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The Ashes: Australia were lacklustre at first but got away with it

England let touring side off the hook with batting more at home in a one-day game

Gideon Haigh

Thursday July 27 2023, 9.00pm, The Times




England probably had a morally successful first day of this fifth Test. Who knows? We will have to ask them. On the scoreboard, the day was Australia’s, although, with the game having no potential influence on custody of the Ashes, there was a slight flatness to proceedings, a sense of it coming after the Lord Mayor’s Show.

The dismal conclusion at Manchester has left us with a Schrödinger’s Test, simultaneously dead (for the Ashes) and alive (for the series). It’s perhaps more important for certain individuals, including Australians lately under pressure. For his part, Pat Cummins had a better day after his dire outing at Old Trafford: swifter with the ball and nimbler as captain, departing the Tesla autopilot field placings he had adopted this summer in favour of more orthodox formations, with multiple slips and sweepers on only the one side.

David Warner, by contrast, led a troubled life, dropped on zero down the leg side, popping up a catch to where short leg might have been on 21, and nicking just short of the wicketkeeper on 23. He was just looking back at a tough period when Chris Woakes tapped him on the other shoulder, inducing a tame nick to slip. We have become used to saying that Warner has one more chance; now, literally, in this series at least, he does.


England, however, should be the more dissatisfied, failing to hold Australia accountable for a lacklustre start, when the tourists were wayward with the new ball and listless in the field, missing both openers in consecutive overs.

Neither English opener made Australia pay, and Joe Root’s absent-minded drag on left England three for 73 — which Australia could consider a reasonable morning’s return. Root has looked in cracking form this summer but has, like Australia in the first innings at Old Trafford, left some runs out there.


Had Alex Carey held an outside edge from Harry Brook when he was on five soon after, in fact, England would have been four for 79, but the Australian wicketkeeper chose the wrong day to have his patchiest performance of the series, troubled by that post hoc swing unknown in Australia.

Having also nicked through the vacant fourth slip, Brook then settled into his attacking groove and what a powerfully rhythmic sight he is in full flow, with all the uncloudedness of youth.

At lunch England were three for 131 from 26 overs: it felt like an entire Test match in the session.


On drive, straight drive, cover drive, back cut: no boundary felt safe while Brook was there. Mostly memorable of all was a pick-up six off Mitchell Marsh and a hooked six off Cummins, where he appeared to anticipate the shorter ball — not so much technique as telepathy.

Australia might have bowled short more often to Brook afterwards but did not seem game to try — that’s the effect of decisive strokeplay. Nobody on either side has faster hands or eye for length than England’s No 5: he could only go deeper in his crease if he took guard behind his stumps.


But the day rather lost shape when, in early afternoon, Moeen Ali strained a right groin and, rather than seek treatment, remained at the crease to slog on one leg: commendably determined, but also a little pointless, and in two senses counterproductive, costing the batters the capacity to get off strike and placing Ali in danger of exacerbating the injury.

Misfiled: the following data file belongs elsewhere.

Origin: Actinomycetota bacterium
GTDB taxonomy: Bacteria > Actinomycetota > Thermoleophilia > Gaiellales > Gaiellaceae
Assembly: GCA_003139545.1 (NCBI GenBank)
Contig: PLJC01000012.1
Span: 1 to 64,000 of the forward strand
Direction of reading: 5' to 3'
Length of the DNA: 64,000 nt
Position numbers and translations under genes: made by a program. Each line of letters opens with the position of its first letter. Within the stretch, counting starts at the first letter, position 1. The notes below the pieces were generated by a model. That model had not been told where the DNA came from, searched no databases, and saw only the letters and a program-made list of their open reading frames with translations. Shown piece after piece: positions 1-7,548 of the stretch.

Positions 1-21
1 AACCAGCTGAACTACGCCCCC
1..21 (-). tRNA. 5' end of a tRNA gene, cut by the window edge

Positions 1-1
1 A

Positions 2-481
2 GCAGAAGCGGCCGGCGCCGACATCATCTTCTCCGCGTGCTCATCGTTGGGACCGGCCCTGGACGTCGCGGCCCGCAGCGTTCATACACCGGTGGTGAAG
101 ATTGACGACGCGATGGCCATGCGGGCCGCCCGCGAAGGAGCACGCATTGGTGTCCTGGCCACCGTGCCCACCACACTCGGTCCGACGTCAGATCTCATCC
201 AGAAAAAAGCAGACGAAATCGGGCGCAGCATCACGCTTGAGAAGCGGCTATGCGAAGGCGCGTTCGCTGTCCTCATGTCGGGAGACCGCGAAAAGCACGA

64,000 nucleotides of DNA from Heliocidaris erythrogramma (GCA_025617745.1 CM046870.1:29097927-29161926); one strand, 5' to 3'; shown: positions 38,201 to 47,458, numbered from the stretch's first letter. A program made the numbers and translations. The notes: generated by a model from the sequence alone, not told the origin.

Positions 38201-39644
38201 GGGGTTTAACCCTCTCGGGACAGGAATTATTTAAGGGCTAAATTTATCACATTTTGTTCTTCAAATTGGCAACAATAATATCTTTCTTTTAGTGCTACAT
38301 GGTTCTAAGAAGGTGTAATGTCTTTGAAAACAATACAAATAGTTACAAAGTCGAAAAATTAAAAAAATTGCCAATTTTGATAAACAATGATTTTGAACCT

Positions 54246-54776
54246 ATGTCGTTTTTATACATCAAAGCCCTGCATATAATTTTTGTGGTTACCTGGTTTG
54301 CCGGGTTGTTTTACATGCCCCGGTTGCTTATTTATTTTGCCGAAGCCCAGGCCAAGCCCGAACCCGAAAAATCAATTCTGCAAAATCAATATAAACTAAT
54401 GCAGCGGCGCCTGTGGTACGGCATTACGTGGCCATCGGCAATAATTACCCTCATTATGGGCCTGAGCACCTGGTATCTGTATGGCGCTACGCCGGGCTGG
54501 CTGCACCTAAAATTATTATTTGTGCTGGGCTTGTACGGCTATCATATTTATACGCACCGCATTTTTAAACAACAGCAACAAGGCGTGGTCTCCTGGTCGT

There followed 20 minutes of chaos and calculation, Ali helping himself to a couple of hearty sixes, Cummins dispersing his fielders. Then Cummins remembered he had a slow bowler, as he had not at Old Trafford, and Todd Murphy defeated Ali’s hazy waft. Ali then did not field: what is probably his final Test has started poorly.


At Old Trafford, England had exhibited a new knack for when to surge and when to sit back; in mid-afternoon that aptitude rather deserted them. First Ben Stokes then Jonny Bairstow then finally Brook attacked balls they could have defended or left, and England rather surrendered four for 28 in nine overs. England’s stroke play would not have been out of place towards the end of an innings in a one-day international. Remember those? They used to be all the rage. . .


England won the corresponding Test here four years ago after scoring 294 on being sent in, but that seems another aeon ago, when ramps were something you drove up and the spirit of cricket was kept for rubbing on bruises. All to the good, of course: this was an entertaining, at times absorbing day of Test cricket: hard to complain about 11 wickets, 344 runs at 4.3 an over, five dropped catches, five sixes, and no overs lost to rain despite portentous skies.


Yet how much more appealing Bazball would be if England didn’t behave like a celebrity expecting a round of applause every time they walk in the room.

Viz England Cricket Board chairman Richard Thompson’s preposterous hymn of self-praise on Radio 4 yesterday: in light of how England have “reinvented the way Test cricket has been played now”, Thompson would be calling on the International Cricket Council for “schedules to be more flexible” in the light of the “strange eventuality” at Old Trafford.

Er, “the strange eventuality” was rain in Manchester. Not that strange, surely. And it’s the ECB, not the ICC, who have shoehorned the Ashes into 45 days this summer, rendering an inflexible schedule rigid.

Some perspective please: while Stokes’s team have been wonderfully watchable this summer, they have helped their own Test cricket, nobody else’s. By acquiescing spinelessly in the ICC’s next financial distribution, furthermore, the ECB are as guilty as any board of sabotaging international cricket. They should shut up, count their money and spare us their hypocrisies.


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A Times contributor observed, the difference between the sides is this:

generally England gets out, while Australia has to be got out. 




Meanwhile, here is Atherton's report. 



The Ashes: Australia on top as England flatter to deceive

The Kia Oval (first day of five; Australia won toss): Australia, with nine first-innings wickets in hand, are 222 runs behind England